Conn. police more likely to use stun guns on minorities

Dave Collins
Associated Press

Hartford, Conn. — Hispanics shot with stun guns by police in Connecticut in 2015 were more likely to be fired upon multiple times than other racial groups, according to an analysis released Thursday of the first statewide data of police stun gun use in the United States.

In cases where police pull stun guns, the report says officers also were more likely to fire them in confrontations involving minorities, as The Associated Press first reported in January after obtaining preliminary data collected from police departments around the state. Officers fired the weapons, as opposed to merely brandishing them, 60 percent of the time in confrontations involving whites, 81 percent of the time in those involving blacks and 66 percent of the time in those involving Hispanics.

The report, written by Central Connecticut State University analysts who reviewed the data, said it was difficult to draw conclusions from the information because it was the first data to be collected and many police departments appeared to underreport their stun gun use.

The report calls for improved data collection but does not make any conclusions about whether police are engaged in racial profiling in their stun gun use.

“With this basic information you can start asking more questions and figure out whether policies governing Tasers need to be modified,” said Michael Lawlor, Connecticut undersecretary for criminal justice policy and planning. “I’m sure over time it will have a big impact. You can expect the use of Tasers will change simply because law enforcement is aware this data is being collected and reported publicly.”

A 2014 law made Connecticut the first state to require all police departments to report every instance in which an officer fires or threatens to use a stun gun.

Across the state, 610 people were involved in police stun gun incidents last year and 419 of them received an electrical shock. Nearly 300 people were injured after being shot with a stun gun and two died.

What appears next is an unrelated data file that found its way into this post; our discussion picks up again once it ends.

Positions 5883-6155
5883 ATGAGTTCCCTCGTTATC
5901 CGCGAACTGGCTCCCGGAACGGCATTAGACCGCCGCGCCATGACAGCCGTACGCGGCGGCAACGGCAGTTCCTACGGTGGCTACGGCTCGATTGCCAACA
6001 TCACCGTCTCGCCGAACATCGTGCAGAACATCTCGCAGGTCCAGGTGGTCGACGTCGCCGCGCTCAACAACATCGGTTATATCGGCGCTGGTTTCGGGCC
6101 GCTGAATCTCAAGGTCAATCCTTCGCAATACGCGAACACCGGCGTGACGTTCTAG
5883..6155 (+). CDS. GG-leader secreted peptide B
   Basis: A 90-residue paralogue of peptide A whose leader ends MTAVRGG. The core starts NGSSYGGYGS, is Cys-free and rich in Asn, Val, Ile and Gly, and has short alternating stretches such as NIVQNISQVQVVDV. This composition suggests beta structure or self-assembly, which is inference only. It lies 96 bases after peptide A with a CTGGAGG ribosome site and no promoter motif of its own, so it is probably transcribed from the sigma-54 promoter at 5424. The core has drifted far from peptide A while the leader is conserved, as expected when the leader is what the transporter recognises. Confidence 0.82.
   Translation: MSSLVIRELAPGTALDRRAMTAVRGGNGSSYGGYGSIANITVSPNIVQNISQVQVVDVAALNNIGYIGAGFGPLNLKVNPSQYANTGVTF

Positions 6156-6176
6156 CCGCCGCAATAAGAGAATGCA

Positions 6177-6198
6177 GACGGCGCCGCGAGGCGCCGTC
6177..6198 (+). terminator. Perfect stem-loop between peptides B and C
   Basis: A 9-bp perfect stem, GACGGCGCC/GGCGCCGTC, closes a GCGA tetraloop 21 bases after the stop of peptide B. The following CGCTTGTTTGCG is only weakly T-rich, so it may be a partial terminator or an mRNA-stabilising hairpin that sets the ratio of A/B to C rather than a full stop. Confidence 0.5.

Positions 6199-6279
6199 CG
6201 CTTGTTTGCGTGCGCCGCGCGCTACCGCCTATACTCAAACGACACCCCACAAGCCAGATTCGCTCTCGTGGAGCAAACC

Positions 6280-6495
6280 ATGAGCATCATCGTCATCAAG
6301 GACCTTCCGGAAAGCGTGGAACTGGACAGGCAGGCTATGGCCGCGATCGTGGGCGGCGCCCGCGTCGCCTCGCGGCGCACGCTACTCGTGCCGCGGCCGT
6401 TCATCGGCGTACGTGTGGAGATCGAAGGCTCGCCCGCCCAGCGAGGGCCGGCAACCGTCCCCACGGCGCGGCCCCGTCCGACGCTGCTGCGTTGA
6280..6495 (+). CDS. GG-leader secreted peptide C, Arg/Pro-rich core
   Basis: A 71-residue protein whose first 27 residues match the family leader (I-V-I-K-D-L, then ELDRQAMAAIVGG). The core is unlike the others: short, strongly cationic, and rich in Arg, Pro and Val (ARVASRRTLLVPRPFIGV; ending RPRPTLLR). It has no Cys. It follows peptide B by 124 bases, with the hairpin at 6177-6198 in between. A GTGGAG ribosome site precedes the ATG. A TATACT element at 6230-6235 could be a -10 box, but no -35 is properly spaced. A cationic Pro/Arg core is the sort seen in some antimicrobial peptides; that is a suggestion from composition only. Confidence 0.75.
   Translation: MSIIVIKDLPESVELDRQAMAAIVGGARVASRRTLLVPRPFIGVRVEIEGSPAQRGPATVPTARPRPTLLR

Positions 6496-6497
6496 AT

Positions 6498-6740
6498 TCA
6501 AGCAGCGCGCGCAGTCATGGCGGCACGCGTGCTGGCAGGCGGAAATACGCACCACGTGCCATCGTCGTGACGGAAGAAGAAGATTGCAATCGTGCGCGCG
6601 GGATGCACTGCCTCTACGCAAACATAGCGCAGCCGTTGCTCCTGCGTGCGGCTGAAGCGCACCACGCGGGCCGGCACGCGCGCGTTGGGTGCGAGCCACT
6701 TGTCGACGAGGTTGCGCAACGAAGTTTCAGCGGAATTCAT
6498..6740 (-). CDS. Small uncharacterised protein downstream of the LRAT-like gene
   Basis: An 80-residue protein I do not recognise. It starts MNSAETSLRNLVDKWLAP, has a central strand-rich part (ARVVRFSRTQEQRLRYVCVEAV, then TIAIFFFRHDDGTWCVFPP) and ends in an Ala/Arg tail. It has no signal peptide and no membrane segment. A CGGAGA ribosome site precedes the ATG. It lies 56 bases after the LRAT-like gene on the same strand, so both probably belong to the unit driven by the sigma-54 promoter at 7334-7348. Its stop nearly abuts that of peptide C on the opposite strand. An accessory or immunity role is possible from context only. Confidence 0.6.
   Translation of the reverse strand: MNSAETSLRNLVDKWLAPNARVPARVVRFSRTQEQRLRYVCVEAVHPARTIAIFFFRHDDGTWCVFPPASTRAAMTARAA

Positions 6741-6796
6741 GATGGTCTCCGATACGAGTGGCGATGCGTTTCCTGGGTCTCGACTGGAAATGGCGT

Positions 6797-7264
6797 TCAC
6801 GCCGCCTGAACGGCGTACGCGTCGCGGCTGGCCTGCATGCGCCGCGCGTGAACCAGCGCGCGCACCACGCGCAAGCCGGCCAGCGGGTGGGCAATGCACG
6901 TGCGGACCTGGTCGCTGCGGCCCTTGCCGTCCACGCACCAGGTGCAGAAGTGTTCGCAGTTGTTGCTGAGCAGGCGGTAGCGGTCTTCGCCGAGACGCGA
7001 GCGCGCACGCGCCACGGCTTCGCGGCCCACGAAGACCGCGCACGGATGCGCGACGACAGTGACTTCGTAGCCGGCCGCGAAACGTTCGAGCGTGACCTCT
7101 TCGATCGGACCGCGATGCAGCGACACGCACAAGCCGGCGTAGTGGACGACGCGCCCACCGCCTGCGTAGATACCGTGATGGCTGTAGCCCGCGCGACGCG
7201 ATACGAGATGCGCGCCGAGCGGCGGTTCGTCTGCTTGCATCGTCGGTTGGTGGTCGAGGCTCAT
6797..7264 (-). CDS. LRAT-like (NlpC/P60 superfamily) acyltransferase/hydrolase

In stun gun incidents involving Hispanics, 27 percent were shocked twice, compared with 18 percent of whites and 15 percent of blacks. Hispanics also were more likely to be shocked more than twice.

Among the report’s other findings, about 53 percent of the people shot with stun guns appeared to be under the influence of drugs or alcohol, despite guidance to avoid using them in such cases. In 2013, Taser International Inc., a leading maker of stun guns, advised law enforcement officials to try to avoid using stun guns on people who are impaired from alcohol, drugs or certain medications, because of the risk of injury or death posed by electric shocks to their bodies.

Wethersfield Police Chief James Cetran, a vice president of the Connecticut Police Chiefs Association, said it isn’t clear why Connecticut officers are firing their stun guns at so many impaired people. He said it often isn’t immediately clear to officers whether someone is under the influence of alcohol or drugs, and using a stun gun is preferable to using deadly force with a firearm.

“If you’ve got an immediate threat that’s coming at you, you need to protect yourself or that innocent third person,” he said. “There are certain times when policy doesn’t save your life. … Tasers I can honestly say have saved officers from injury. They’ve saved some suspects from injuries. Probably a lot of suspects.”

The report also found that one-third of people involved in police stun gun incidents were described as “emotionally disturbed” and 13 percent were labeled as “suicidal.” Data analysts noted that several federal courts have questioned the constitutionality of using stun guns on people to secure their own safety or to transport them to hospitals, which some Connecticut officers did in dealing with emotionally disturbed people.

The report comes as police across the U.S. face heavy scrutiny over their use of deadly force against blacks. Although stun guns have been billed as non-lethal alternatives to firearms, they have resulted in deaths, and reliable information on how police use them has been lacking.

Data from other states is not available.